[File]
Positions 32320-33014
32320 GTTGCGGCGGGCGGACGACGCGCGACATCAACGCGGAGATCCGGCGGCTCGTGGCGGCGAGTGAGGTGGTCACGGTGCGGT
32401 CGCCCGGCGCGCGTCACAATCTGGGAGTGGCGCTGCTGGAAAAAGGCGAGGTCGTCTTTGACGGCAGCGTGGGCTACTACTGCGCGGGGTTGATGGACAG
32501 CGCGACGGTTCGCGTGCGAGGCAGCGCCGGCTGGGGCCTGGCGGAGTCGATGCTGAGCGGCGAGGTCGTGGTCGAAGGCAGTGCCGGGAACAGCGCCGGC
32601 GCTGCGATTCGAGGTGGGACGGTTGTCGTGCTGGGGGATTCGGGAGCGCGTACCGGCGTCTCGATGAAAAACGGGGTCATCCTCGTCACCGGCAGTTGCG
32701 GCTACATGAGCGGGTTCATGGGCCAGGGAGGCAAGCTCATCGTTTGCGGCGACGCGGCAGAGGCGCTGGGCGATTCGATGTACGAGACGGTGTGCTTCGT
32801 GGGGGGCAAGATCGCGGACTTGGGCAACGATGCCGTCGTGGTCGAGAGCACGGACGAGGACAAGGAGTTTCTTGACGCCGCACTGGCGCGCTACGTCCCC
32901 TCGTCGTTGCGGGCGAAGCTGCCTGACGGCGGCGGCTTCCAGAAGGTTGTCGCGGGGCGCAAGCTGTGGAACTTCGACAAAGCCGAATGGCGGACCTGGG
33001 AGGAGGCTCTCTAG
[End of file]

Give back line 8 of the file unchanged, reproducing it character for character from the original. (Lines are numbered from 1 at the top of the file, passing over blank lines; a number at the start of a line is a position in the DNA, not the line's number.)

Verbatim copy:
32901 TCGTCGTTGCGGGCGAAGCTGCCTGACGGCGGCGGCTTCCAGAAGGTTGTCGCGGGGCGCAAGCTGTGGAACTTCGACAAAGCCGAATGGCGGACCTGGG